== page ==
The design maneuvering speed (VA) is a structural design airspeed used in determining the strength requirements for the airplane and its control surfaces. At or below VA, the wings are unable to produce enough lift to exceed their design structural load limits. While the aviation community has learned a significant amount about VA since the crash of American 587, there is a significant amount about VA that is still unknown.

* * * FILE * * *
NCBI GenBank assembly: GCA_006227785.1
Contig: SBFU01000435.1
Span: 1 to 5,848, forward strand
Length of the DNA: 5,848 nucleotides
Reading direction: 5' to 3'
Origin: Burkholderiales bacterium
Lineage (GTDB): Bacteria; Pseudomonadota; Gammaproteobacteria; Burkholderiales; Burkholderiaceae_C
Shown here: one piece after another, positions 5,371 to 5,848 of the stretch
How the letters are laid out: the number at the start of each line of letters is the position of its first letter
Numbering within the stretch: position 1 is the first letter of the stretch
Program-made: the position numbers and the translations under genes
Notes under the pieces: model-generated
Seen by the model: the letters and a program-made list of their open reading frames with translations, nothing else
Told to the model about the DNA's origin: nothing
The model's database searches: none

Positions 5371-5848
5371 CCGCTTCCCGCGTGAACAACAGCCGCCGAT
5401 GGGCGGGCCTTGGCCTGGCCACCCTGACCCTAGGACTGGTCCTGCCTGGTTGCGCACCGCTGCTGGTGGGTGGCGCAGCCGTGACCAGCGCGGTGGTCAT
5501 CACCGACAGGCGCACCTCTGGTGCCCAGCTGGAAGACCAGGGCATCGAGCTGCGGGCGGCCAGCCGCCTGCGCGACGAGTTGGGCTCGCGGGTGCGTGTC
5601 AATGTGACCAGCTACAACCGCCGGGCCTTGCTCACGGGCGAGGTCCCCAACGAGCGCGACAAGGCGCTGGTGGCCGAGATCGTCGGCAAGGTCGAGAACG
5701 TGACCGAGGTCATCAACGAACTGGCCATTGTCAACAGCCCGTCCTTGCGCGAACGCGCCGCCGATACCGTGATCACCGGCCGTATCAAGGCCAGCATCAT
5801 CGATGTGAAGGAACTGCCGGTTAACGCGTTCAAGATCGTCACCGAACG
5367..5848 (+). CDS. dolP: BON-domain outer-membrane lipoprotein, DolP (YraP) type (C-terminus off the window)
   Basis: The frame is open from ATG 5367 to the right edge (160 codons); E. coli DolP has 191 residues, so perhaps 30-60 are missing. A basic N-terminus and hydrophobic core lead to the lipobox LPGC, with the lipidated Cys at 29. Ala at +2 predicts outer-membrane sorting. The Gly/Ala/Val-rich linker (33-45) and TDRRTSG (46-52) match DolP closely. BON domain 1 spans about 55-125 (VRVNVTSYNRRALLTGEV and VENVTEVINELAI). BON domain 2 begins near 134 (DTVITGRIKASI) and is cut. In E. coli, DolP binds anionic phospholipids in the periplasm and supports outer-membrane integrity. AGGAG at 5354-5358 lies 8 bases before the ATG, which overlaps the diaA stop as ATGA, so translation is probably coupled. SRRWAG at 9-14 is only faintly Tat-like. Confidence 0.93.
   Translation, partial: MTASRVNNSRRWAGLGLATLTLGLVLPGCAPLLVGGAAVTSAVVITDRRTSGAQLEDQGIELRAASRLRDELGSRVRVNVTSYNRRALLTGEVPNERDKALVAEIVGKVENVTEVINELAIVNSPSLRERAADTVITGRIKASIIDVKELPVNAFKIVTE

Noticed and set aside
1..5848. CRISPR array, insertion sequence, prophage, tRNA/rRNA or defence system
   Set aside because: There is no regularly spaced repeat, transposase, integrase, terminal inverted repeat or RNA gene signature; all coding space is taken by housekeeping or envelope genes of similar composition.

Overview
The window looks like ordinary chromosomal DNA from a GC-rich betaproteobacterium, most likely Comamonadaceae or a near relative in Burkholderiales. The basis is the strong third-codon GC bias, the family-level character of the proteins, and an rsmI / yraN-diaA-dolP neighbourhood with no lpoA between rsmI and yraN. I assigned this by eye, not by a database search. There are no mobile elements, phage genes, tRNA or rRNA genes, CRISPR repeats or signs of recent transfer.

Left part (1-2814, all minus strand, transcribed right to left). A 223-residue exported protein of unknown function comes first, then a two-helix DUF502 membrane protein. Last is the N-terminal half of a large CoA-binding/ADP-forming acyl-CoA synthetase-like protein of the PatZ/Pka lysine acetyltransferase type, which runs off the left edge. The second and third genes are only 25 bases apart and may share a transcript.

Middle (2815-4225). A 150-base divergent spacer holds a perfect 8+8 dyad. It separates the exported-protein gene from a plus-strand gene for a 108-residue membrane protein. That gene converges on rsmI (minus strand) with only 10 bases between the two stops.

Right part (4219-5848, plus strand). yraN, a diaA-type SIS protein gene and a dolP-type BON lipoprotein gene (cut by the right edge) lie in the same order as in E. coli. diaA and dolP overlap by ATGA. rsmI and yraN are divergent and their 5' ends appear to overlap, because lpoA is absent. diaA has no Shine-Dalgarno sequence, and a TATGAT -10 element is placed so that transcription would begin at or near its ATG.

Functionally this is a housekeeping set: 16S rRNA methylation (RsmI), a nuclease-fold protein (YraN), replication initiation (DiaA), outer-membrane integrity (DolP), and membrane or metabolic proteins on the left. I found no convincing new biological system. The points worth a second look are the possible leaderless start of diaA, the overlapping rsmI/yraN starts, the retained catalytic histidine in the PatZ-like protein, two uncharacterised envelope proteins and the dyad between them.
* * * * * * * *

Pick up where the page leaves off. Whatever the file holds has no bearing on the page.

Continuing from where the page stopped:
As angle of attack increases at a constant airspeed, the load factor must increase. For a constant load factor, however, a higher airspeed results in a lower angle of attack since additional lift is being created by the airspeed instead of angle of attack. While flying at airspeeds at or below VA, the angle of attack of the wings required to sustain level, unaccelerated flight is higher than required for flight above VA — the effect is that at a slower airspeed with a constant load factor, the wing is closer to the critical angle of attack than at a faster airspeed. Therefore, when the aircraft is below VA, a wing increasing in angle of attack will reach its critical angle of attack prior to reaching its limit load factor – this means that below VA, a wing will stall before it is able to generate the lift required to exceed its limit.